# Regression Project

The overall purpose of this project is to use simple linear regression to evaluate data.
This is an open-resource project. Feel free to use tutors, websites, books, videos, and anything else that might help you. Keep track of all the resources you use,

because you’ll need to include them on your references page. Please note that plagiarism is not tolerated — at all. Putting everything in your own words may take a

little longer, but it will save you a lot of hassle in the long run.
There are three parts in the body of the report (between the Overall Introduction and the Overall Conclusion)
PART 1:  Using a data set from the book
Finding the data
You will choose from four data sets.  (#1; Health Exam Data, #6; Bears, #16; Cars, or #22; Garbage) When you have selected the data set you want to work with, locate

and copy it into a notebook or file.  Note that these data sets are available in MSL as Statcrunch files as well as in Appendix B in the textbook.
The next step is to explore the data.  Perform linear regressions on various pairs of data from your data set.  Decide which will be the x value and which will be the

y value.  You will need to perform a correlation, graph, and present at least two pairs of data in your final submission, but you can quickly test many more than that.

Try to find the best correlations that you can.  If you think there are too many possible combinations to test them all easily, use logic to pick the variables that

are most likely to correlate well.
Once you have explored the data, select the two correlations that show the highest correlation coefficients that you have found.  Graph them, showing the regression

line.  Explain what you have found.  Answer the following questions:
What percentage of the change in the y value is explained by the change in the x value?
Does the correlation make sense to you?
Do you think there is reason to believe that there really is a relationship between the two variables?  Does the correlation indicate causation?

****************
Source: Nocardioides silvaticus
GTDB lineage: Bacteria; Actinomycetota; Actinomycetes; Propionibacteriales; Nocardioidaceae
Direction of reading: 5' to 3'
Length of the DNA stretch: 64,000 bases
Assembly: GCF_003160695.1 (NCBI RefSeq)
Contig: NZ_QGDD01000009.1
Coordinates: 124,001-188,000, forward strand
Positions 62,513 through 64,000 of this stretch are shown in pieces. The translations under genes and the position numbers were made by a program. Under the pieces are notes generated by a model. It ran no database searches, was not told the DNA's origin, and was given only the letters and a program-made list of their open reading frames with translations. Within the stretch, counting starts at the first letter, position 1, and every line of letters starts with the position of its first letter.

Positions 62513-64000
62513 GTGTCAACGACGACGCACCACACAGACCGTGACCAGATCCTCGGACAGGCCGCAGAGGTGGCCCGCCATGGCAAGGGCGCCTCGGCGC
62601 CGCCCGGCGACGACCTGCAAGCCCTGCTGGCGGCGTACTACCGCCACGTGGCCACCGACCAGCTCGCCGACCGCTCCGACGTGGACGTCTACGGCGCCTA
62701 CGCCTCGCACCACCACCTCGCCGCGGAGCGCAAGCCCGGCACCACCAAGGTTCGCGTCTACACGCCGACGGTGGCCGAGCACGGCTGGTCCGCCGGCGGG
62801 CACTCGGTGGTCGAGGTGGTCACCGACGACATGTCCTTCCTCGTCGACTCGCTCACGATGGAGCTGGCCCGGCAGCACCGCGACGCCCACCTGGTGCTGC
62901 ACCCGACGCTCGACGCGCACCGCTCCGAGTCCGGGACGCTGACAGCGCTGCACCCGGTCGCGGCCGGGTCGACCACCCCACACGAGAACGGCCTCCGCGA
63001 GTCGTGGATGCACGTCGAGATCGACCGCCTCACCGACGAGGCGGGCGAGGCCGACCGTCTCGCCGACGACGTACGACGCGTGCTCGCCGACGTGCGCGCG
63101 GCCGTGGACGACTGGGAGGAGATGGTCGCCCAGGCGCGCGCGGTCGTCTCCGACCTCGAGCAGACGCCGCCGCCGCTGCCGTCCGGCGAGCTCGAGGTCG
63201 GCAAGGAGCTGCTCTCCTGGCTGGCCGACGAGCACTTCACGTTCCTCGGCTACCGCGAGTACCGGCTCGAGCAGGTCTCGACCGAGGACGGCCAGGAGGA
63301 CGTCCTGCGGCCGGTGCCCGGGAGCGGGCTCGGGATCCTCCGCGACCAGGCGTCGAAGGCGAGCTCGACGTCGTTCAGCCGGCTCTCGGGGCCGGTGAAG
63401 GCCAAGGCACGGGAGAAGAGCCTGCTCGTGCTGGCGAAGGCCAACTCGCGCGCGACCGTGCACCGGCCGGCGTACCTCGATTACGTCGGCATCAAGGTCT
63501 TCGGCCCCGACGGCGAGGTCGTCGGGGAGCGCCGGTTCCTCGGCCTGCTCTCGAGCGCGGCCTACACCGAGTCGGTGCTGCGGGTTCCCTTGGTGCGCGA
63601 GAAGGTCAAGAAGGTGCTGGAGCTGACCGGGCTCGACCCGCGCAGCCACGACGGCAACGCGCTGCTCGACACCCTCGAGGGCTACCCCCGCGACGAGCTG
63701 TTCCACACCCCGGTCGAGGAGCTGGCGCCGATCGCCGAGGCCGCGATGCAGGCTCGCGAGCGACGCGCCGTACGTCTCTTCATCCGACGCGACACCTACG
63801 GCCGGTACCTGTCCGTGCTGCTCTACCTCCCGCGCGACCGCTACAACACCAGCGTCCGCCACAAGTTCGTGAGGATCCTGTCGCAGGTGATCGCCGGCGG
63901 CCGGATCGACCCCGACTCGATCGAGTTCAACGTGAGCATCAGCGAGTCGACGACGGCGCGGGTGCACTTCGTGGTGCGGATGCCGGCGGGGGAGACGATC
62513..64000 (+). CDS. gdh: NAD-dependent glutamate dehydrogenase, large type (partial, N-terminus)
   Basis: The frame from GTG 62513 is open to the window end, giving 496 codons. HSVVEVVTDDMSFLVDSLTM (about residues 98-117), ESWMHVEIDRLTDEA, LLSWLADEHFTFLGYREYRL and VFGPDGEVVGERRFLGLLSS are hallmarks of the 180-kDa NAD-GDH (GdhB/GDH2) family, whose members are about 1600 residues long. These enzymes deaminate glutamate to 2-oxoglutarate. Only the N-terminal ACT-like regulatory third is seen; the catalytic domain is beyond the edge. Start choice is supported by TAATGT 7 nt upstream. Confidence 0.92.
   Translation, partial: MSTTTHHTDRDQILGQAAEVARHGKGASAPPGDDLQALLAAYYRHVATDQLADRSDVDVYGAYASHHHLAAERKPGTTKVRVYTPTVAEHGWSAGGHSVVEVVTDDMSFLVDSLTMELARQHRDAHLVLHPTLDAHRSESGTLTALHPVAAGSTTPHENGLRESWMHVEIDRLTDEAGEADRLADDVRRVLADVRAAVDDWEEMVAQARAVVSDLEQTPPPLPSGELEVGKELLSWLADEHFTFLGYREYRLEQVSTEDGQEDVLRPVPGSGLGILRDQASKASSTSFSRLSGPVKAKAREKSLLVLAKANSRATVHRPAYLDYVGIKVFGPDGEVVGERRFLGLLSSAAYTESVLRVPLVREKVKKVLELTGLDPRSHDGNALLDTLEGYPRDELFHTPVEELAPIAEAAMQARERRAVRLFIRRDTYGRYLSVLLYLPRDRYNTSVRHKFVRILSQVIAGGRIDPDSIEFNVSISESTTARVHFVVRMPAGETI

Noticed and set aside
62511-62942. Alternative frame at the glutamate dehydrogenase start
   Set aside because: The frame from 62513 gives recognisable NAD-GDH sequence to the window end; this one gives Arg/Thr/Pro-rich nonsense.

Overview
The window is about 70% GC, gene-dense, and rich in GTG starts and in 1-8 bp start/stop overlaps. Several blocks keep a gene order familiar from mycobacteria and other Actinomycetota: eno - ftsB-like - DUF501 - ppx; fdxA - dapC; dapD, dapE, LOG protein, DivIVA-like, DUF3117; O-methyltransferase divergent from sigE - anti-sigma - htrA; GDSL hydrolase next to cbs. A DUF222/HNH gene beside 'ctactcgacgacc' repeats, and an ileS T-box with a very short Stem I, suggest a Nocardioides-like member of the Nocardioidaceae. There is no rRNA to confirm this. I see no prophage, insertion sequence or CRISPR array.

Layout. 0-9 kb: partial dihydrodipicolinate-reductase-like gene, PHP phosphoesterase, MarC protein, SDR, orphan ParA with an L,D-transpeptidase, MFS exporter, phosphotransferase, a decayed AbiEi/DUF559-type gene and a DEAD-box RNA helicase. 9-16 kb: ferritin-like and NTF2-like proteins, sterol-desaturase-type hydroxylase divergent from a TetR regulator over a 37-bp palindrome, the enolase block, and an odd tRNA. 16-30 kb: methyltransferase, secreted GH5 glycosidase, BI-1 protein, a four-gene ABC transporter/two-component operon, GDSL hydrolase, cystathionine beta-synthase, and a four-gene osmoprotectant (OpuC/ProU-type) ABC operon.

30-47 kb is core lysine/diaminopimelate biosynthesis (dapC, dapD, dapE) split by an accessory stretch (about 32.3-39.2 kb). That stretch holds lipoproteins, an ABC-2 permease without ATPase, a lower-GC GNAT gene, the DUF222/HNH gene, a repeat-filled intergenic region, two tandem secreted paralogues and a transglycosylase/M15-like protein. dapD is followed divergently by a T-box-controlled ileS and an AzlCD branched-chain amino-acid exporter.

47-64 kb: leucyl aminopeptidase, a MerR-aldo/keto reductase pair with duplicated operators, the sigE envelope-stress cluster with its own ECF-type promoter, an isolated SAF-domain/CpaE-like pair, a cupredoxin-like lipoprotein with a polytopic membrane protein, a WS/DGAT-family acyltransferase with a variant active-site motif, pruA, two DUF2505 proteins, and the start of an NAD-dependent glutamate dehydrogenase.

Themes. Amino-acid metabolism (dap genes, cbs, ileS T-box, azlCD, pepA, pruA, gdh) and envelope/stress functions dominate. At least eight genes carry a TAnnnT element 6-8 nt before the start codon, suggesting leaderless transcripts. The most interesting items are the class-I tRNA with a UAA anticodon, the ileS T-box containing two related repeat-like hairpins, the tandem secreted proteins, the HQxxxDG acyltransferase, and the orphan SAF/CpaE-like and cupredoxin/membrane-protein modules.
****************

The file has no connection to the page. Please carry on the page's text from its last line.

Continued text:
Drawing conclusions
For each pair of variables, summarize your discussion into a concise conclusion statement.  Concise means short, focused, clear, and meaningful.
PART 2:  Using the data set you collected in Week 3
Graphing the Data (completed previously)
Create a scatter plot of the data including the linear regression line. Label both axes clearly and use appropriate scaling.
Perform a simple linear regression (completed previously)
Analyze your data, performing a simple linear regression.  Include only the slope, intercept, r value and r-squared value.  No other data should be included.
These first two steps were completed as part of the discussion forums.  However, you will need to clean up your graphs, making them look good.  Items that may need

attention include:  scale appropriately, provide a title, label the axes, get rid of unnecessary legends, eliminate extra data.
Evaluate the data
What did you expect to find?
What did you learn through the survey process?
Do you think your sample is a good representation of the whole population?  Why or why not?
Is there a correlation?
Is it strong or weak?
Positive or negative?
Do you think it proves a relationship?
Do you think the data supports causation?
These will all be opinions.  The important thing is to be clear, concise, and technically correct.  Don’t make claims you can’t support.  Use statistics to support

Drawing Conclusions
Summarize your discussion into a concise, focused, clear statement.
PART 3:  Analyzing a classmate’s data
Repeat Part 2 using a graph that was posted by one of your classmates, showing their data and the linear regression results.  You do not need to clean up their graph.

Include it as part of your submission.  Present an evaluation of the data and a conclusion.  Be very sure that your evaluation and conclusion do not look at all

similar to your classmate’s.  Write this completely independently.  Plagiarism will not be tolerated.
To summarize, the body of your report will have four graphs showing best fit lines and regression data.  There will be an evaluation and conclusion for each of the

four graphs.
Use the overall introduction and conclusion sections to tie the whole report together.  Don’t repeat the specific conclusions for each graph in your conclusion.  Make

a concise statement summarizing the project.

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